Schools are increasingly incorporating digital technologies into their teaching practice, raising questions about whether these technologies actually enhance the learning process.
We’re particularly interested the role of technology in homework. Is homework – particularly in digitally aligned STEM areas such as mathematics – any different on a digital device? And, if not, should it be?
We have found that the range of educational websites and apps currently available fail to capitalise on the unique opportunities of digital technology. Working together, technologists and educators could design tools for digital homework that are interactive, instructive, and allow teachers to monitor their students’ progress – leading to better learning outcomes for all.
The (negligible) value of homework
Despite the prevalence of homework in many schools, the research community is still unsure whether homework actually provides a benefit for students. Recent research from CQUniversity indicates that homework for primary school students is of negligible value, and students are better served by spending this time engaged in structured play or improving their reading abilities.
Even for students in high school, the traditional write-and-check style of homework has shown very little benefit for students. After all, if you don’t know how to do a problem, then how is more practice going to help?
But shouldn’t the interactive and intelligent nature of digital devices make mathematics homework more beneficial for students?
More than a practice problem book
We started reviewing different educational sites and apps addressing mathematics and found they fell into three groups:
- traditional tutorials
- minimally digital tutorials
- digitally enhanced tutorials.
The more traditionally designed online maths tutorials, such as Basic Mathematics and Ezy Math Tutoring, provide a decent amount of depth in their instructions, but they lack a proper curriculum, and any sort of video tutorial or feedback mechanism.
The digitally enhanced, such as Khan Academy and Maths Online, provide a well-designed curriculum for any age or grade level, comprehensive instructions, videos, and feedback on student work. They still, however, lack any sort of tutorial prompts during the quizzes.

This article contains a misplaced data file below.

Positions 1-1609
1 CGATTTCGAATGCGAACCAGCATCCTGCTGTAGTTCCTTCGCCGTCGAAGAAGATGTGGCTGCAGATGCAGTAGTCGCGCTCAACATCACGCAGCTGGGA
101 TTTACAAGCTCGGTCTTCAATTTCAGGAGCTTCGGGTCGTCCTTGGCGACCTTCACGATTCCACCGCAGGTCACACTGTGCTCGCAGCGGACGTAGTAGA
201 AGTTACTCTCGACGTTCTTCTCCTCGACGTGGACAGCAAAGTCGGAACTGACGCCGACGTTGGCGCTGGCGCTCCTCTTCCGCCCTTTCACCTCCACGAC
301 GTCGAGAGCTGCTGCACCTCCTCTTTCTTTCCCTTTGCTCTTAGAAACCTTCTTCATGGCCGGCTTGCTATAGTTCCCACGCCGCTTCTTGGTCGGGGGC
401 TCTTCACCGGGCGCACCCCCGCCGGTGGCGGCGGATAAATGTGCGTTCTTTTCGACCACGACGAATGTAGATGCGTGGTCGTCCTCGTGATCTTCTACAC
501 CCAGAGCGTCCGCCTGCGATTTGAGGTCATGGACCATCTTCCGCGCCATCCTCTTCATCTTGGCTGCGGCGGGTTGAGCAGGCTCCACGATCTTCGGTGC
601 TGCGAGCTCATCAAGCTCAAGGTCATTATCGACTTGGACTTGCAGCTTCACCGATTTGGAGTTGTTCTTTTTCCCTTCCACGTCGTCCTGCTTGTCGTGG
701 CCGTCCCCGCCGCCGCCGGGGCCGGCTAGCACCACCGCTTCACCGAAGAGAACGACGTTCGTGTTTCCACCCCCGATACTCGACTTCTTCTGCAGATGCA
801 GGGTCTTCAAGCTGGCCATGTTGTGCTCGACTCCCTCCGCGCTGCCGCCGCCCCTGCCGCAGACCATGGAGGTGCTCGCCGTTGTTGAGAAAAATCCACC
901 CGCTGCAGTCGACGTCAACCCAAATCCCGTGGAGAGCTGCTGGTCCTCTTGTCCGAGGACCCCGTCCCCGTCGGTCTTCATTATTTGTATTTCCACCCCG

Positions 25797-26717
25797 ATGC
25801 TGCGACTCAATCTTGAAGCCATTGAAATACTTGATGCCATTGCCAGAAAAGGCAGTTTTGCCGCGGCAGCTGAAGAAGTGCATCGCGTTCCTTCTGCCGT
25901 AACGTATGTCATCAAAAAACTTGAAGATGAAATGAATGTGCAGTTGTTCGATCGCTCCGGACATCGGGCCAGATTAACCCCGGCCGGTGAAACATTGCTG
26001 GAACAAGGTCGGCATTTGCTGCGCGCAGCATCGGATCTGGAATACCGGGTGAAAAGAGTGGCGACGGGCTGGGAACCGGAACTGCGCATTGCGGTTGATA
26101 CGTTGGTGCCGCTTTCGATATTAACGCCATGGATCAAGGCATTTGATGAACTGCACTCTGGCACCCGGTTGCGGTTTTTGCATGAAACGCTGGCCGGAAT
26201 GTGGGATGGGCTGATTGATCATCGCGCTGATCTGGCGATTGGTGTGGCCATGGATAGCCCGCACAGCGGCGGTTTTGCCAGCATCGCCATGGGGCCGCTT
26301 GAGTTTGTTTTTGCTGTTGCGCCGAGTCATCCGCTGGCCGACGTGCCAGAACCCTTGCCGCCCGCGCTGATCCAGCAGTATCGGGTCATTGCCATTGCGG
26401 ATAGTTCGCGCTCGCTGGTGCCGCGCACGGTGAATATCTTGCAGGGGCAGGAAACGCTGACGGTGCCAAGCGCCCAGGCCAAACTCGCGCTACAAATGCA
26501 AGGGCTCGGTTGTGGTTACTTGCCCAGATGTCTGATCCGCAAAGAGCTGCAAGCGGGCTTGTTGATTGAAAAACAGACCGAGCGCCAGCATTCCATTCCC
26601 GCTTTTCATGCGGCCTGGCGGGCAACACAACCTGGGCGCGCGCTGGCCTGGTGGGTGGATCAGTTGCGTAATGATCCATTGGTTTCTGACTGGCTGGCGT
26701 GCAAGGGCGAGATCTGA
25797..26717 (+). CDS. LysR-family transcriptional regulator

Enhancing the ‘e’ in e-homework
As you can see, even the best mathematics technologies are not really technological at all – apart from the fact that students use them on a computer or a pad. All the different websites or apps aimed at helping student in mathematics are missing the technological components of technology.
The tools are not interactive. Questions do not increase or decrease in difficulty based on the student’s response to the last question. It would be useful if the practice questions students worked on intuitively increased in difficulty based on the success the student has on the previous question.
None of the tools provide instructive cues to remind students of steps and procedures. And they don’t provide cognitive scaffolding when students are struggling, such as instant instructional advice if a student misses a question.
The tools also fail to provide teachers with data collected about the reason for errors. If they did, teachers could create a learning analysis overviews and specialised learning programs for each student they teach.
It’s clear we need better digital design in our education apps, and particularly those used without a teacher present. But how do we do that?
Bringing educators and technologists together
What need to establish a closer connection between the technologists and the educators.
The tech people need help designing the technology, and they need to design more than just the textbook as an app. Educators can help technologists envision what instruction could look like if the digital device had to do the teaching (and not just the practice) – and then build apps and sites that are innovative and interactive.
Educators also need to learn from the technologists so they can maximise the use of the devices in their classes. Many educators lack training to use the technological devices to their full potential.
Finally, digital technology designers must consult with educational psychology specialists who provide training for teachers.
We need new technology that isn’t just a copy of educational tools that already exist. Only then will we see the benefits of true digital homework.
Authors: Robert Vanderburg, Academic and Lecturer , CQUniversity Australia